Tuesday, July 16

John Lennon, The Imagine Album and Rosemary’s Baby

Did John Lennon make reference to the movie Rosemary’s Baby on the cover of the Imagine album?

Released in 1971, the Imagine album was John’s second solo album and contains the song that is considered his signature work, Imagine. The song Imagine is his most popular solo compositions and one of his most controversial.  On his official website (johnlennon.com) the song is described as “a call to idealism that has provided solace and inspiration at every moment of social and humanitarian crisis since it was written.” Many consider Imagine an anthem for world peace and justice, a utopian song. But there are just as many people who consider it an anthem of subversion, a dystopian nightmare. To imagine a world with no heaven or hell and religion is blasphemy and the worship of false idols.
Album covers have been used in the past to convey messages and The Beatles’ are no stranger to that! Over the course of music history no albums have been the subject of more interpretation and decoding than Beatle albums. In the 1960’s fans began to notice death clues on Beatles’ albums and messages of death in Beatles songs. The death clues of The Beatles became a phenomenon that continues to the present day. In the search for death clues fans slow down and speed up their music, play songs in reverse, analyze lyrics for meaning, album covers are examined in great detail, viewed through mirrors, read upside down and backwards, words are searched for anagrams, all in the search for clues foretelling the death of a Beatle.

Music and art go hand in hand and it’s said you can judge a book by its cover. The Imagine album jacket is the simplest design with only two pictures of John, one picture on the front cover and one on the back and three words – Imagine John Lennon. But the simple can sometimes have complicated meaning. A few years ago, claumusic33 from Argentina posted a YouTube video titled john lennon prophecy. The video is only 19 seconds, a little blurry, but its message is clear.

The author links the picture of John on the back cover of the Imagine album with the advertisement photo of Mia Farrow (Rosemary) used in the Roman Polanski movie Rosemary’s Baby.  When I first viewed the video I thought it was curious and believed it to be true. John was making a reference to Rosemary’s Baby. But like many of the messages the Beatles’ were sending out this one appeared veiled.  The picture of John on the back cover facing upwards is suggestive of Rosemary’s Baby but cryptic at best.  What’s not so clear in the video is the style of lettering used on both the Imagine album and in the promotion of the movie Rosemary’s Baby. When you look closely at the lettering, if you read the fine print, it all comes into focus.

John was making a reference to the movie Rosemary’s Baby. The movie was released on June 12, 1968. It is a story about the occult and Satanism and raises the question should one make a deal with the devil in order to reach life’s goals. The backdrop for the movie was the Dakota Apartment building in NYC. John would move into the Dakota Apartments in April of 1973 and it was the place of his murder in 1980.
The date John chose to release the Imagine album fits well with the jacket design, September 9, 1971. John had very good knowledge of the occult and numerology. He was obsessed with the number 9 and believed it held special meaning throughout his life. September is the 9th month, on the 9th day, in the year 1971 (1 + 9 + 7 + 1 = 18 = 9). The number 9 holds powerful significance and symbolism in the occult where the power of words and numbers are amplified in reversing, mirroring and inverting them. When the number 9 is turned upside down you get the number 6, the number of the beast (666) in the Bible’s book of Revelations. September 9, 1971 = 999 inverted to 666. It was also the 252nd (9) day of the year.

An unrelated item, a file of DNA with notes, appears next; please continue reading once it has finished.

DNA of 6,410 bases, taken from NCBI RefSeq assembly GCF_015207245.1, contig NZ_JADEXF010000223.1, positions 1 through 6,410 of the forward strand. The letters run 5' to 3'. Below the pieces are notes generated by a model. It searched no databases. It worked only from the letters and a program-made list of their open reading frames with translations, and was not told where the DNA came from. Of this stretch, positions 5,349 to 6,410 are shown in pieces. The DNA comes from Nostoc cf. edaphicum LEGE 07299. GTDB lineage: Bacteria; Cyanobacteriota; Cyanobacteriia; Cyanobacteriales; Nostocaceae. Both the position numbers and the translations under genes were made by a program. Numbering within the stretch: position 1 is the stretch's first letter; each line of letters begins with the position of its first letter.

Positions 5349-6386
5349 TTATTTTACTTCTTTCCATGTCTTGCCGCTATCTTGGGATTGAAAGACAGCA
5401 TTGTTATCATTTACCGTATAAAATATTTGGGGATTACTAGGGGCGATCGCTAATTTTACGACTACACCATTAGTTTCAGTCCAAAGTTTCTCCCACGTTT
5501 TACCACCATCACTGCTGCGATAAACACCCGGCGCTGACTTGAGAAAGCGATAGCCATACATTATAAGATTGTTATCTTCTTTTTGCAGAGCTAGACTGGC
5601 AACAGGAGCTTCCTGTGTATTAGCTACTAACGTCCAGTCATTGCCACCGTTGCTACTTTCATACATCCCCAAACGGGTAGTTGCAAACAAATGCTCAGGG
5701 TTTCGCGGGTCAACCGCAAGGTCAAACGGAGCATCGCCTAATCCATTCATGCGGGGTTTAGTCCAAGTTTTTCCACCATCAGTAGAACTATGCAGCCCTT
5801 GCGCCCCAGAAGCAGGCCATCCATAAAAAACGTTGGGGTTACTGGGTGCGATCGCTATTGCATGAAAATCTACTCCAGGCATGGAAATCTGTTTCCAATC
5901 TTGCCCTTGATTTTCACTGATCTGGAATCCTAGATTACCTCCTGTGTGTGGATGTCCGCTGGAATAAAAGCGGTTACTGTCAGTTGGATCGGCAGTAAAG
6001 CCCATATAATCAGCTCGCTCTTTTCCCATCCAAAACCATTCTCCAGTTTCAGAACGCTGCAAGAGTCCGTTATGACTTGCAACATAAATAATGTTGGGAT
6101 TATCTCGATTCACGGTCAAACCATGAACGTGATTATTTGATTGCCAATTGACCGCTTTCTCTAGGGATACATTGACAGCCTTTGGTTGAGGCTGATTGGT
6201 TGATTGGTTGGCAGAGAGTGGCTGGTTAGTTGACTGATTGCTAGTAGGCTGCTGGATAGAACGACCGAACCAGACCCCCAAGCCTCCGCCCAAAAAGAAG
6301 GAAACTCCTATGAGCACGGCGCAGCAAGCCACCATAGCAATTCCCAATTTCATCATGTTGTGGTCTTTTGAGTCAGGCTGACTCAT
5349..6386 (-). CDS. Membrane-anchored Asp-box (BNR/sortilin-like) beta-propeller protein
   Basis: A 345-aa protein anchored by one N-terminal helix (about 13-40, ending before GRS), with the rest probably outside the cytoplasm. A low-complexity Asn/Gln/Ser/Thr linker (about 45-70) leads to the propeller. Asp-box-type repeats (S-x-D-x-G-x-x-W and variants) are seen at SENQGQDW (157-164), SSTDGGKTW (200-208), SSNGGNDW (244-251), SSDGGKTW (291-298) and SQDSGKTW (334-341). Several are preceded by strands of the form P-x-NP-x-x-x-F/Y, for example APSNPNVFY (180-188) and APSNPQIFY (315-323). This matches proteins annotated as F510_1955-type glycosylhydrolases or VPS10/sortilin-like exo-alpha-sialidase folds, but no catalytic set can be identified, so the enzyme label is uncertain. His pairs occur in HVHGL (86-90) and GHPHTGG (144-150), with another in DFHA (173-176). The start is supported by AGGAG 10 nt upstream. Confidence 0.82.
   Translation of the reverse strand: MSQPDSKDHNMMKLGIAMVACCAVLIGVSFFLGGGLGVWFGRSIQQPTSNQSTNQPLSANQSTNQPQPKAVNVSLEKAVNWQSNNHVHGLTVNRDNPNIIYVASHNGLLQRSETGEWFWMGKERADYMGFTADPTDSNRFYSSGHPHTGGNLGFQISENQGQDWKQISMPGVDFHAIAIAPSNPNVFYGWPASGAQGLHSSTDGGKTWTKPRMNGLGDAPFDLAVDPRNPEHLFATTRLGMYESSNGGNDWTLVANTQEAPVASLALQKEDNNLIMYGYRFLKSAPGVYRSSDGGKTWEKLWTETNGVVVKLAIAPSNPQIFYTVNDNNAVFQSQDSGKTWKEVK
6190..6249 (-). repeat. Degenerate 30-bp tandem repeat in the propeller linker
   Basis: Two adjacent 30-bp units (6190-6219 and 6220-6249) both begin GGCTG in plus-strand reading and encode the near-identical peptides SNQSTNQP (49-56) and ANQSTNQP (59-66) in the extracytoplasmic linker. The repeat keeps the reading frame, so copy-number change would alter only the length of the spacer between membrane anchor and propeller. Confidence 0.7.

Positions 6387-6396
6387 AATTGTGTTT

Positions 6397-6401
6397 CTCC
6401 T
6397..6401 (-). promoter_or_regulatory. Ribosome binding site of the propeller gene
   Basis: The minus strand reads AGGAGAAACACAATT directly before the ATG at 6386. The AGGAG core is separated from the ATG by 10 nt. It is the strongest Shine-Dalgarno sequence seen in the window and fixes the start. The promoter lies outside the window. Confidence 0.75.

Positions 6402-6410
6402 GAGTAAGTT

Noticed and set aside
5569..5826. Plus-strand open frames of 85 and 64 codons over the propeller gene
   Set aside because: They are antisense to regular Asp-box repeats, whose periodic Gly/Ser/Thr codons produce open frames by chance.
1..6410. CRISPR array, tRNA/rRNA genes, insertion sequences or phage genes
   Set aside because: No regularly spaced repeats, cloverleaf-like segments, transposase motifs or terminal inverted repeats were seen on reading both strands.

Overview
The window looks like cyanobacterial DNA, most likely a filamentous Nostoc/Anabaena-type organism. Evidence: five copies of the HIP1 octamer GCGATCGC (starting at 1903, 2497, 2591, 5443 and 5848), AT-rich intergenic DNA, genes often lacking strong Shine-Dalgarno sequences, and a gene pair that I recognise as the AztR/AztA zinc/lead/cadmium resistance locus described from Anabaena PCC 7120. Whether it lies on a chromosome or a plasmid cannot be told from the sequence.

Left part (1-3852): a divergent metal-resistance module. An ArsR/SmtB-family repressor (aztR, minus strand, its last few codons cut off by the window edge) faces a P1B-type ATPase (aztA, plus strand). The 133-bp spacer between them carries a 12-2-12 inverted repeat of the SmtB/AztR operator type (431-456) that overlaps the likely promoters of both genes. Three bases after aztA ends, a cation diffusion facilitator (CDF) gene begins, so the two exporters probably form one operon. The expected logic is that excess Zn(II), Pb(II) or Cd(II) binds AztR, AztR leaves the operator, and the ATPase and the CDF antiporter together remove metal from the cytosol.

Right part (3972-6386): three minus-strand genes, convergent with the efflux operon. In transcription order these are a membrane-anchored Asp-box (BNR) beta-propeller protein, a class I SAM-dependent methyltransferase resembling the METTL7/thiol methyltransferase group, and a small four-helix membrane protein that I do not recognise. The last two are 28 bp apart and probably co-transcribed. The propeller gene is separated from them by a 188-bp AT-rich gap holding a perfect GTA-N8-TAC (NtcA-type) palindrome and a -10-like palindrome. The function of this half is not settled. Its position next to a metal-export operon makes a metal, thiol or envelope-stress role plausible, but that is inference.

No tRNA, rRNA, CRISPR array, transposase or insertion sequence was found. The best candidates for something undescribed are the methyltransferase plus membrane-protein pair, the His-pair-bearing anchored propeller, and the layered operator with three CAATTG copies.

The messages John was sending out with the Imagine album is a perfect storm of clues (or for those who don’t believe, a super coincidence). In 1971, Rolling Stone Magazine called the Imagine album, John’s self-portrait. Had John used the Imagine album to portray an image of self and reveal personal secrets the message is clear. His reference to Rosemary’s Baby on the album jacket (a movie about the occult and Satanism and a man making a deal with the devil), the album release date of September 9, 1971 (in numerology 999 becomes 666), and his anthem in the song Imagine of imagining a world with no heaven or hell and no religion, a song John admitted was anti-religious. It was all intentional. The bigger question is why would John use such symbolism on the Imagine album? Who was he sending a message to and why? The answer to both these questions may be Paul McCartney and the Ram album. To answer the question we have to look and see what messages and symbolism Paul used on the Ram album to evoke a response from John. There may have been more messages being sent back and forth by Paul and John than either would admit. The design of the Imagine album, the release date, as well as the song Imagine may have all been a response to Paul and the Ram album.


  1. While in the Beatles, Lennon shown an outspokenness that engrossed the group in debate and assisted change the guidelines of appropriate actions for stone celebrities. He popularly said in 1965 that the Beatles were more popular than Christ, a declaration that was more an declaration than a feature, but that led to the group information being burnt off and eliminated from stereo place play details in the U.S. He belittled The united states participation in Vietnam, and, as the 1960s developed, he became a more and more important icon of the growing counterculture

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